The tech giants finally relinquish their hold on the highly-coveted technology rights, possibly marking the end of a patent fight between Android phone manufacturers and competitors.
Nvidia and Samsung have accused each other of infringing patents used in mobile devices, with Nvidia first filing suit against Samsung and chipmaker Qualcomm in September.
The Chinese handset maker has supposedly been served with an injunction and will be unable to import or sell its smartphones until infringement issues with Ericsson are resolved.
A law firm obtains documents that it says reveal potential problems with the US Patent and Trademark Office's covert system for red-flagging controversial applications.
The company is seeking a patent for Game Boy, Game Boy Color and Game Boy Advanced emulators, compatible with a variety of devices.
The Korean electronics giant countersues Nvidia, and drags Nvidia customer Velocity Micro into the fight.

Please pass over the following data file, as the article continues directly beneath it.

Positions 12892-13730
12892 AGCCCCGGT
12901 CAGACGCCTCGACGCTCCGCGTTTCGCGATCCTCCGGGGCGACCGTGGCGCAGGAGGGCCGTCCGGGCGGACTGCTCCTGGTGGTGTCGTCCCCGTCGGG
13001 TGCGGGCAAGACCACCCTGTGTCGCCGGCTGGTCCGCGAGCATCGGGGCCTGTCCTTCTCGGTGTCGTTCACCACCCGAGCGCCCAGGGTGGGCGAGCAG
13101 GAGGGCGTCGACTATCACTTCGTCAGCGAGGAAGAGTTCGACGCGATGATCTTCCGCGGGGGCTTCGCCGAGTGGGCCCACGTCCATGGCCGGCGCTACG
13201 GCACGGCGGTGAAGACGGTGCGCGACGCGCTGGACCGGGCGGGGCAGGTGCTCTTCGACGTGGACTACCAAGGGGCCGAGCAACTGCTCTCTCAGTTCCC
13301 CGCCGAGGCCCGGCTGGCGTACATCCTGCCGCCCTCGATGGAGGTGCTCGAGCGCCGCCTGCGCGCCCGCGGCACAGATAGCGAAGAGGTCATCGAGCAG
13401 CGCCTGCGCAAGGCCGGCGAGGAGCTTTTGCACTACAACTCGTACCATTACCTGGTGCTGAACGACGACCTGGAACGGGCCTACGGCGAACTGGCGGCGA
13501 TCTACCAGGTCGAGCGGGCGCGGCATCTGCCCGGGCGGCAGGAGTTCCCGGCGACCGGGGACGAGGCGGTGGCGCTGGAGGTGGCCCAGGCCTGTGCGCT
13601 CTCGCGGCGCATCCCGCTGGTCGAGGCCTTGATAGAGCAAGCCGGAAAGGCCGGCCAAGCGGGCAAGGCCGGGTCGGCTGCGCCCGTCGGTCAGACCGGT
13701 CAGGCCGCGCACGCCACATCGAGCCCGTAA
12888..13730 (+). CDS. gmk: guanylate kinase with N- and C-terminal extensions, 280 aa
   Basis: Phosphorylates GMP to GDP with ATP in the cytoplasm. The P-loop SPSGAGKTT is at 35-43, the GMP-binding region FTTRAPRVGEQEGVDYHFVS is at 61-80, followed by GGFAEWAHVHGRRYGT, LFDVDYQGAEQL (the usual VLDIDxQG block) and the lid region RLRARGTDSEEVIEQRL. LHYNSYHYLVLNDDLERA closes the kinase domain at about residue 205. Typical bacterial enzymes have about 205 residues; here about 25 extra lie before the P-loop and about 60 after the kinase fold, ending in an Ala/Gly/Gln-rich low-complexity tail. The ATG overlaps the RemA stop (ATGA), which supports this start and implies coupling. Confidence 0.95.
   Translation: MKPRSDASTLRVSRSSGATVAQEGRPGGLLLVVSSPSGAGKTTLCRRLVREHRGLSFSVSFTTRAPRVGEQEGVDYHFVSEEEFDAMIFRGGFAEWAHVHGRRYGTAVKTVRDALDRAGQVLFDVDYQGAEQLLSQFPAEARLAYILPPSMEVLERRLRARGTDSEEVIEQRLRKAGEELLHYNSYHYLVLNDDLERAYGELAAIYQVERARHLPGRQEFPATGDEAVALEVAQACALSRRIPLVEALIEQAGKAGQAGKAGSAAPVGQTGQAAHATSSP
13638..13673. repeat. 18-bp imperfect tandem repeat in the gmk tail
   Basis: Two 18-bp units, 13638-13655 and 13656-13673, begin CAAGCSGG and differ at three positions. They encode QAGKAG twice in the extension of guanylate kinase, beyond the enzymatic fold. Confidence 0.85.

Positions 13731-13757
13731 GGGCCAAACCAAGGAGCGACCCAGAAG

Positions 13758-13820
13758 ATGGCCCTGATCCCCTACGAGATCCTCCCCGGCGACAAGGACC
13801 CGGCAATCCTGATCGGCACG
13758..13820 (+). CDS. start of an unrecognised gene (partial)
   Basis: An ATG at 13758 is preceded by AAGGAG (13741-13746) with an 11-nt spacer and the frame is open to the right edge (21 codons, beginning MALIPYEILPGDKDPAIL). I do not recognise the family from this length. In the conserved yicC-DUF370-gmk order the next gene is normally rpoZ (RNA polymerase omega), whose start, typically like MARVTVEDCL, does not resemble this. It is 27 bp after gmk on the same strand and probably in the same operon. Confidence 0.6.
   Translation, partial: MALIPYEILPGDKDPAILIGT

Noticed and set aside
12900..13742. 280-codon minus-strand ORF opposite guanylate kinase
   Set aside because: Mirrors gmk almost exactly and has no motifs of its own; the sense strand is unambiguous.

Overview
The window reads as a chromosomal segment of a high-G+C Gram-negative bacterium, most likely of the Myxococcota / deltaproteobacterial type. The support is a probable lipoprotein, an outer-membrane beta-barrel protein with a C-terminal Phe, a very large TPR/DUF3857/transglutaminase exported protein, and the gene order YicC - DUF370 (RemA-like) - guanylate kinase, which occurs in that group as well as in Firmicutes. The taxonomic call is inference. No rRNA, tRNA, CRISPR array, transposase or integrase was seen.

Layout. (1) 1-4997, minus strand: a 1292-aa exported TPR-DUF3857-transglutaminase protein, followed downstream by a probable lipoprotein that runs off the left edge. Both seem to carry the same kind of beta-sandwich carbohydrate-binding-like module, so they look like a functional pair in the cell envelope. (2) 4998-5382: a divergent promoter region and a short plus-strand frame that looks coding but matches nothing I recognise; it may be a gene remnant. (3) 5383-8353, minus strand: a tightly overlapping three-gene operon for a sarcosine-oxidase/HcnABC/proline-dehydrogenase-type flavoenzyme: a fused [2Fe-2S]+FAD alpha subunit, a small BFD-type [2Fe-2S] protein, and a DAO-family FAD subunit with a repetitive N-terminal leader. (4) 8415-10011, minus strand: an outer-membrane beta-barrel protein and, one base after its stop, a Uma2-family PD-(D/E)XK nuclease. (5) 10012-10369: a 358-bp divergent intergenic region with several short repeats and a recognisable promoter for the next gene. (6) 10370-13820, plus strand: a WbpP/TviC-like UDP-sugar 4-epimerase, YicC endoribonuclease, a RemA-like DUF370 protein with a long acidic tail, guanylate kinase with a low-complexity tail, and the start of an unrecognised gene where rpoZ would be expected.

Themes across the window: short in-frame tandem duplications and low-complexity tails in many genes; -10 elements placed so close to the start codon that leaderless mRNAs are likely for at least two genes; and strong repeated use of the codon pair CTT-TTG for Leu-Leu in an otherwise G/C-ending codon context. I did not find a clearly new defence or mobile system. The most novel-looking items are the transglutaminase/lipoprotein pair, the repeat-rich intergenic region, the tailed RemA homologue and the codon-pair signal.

LG tightens ties with Google in a patent cross-licensing agreement that is set to last for at least a decade, following similar moves by Korean rival Samsung earlier this year.
The decision by the USPTO, while relevant to the most recent Apple v. Samsung patent-infringement trial, isn't final and could take months or years to come to conclusion.
A San Jose jury rules against the nonpracticing entity, which had accused Apple of infringing its mobile device technology.
Mozilla wants to keep patent-encumbered technology off the Web. But H.264 compression is widely used, and a deal with Cisco means Firefox can use it.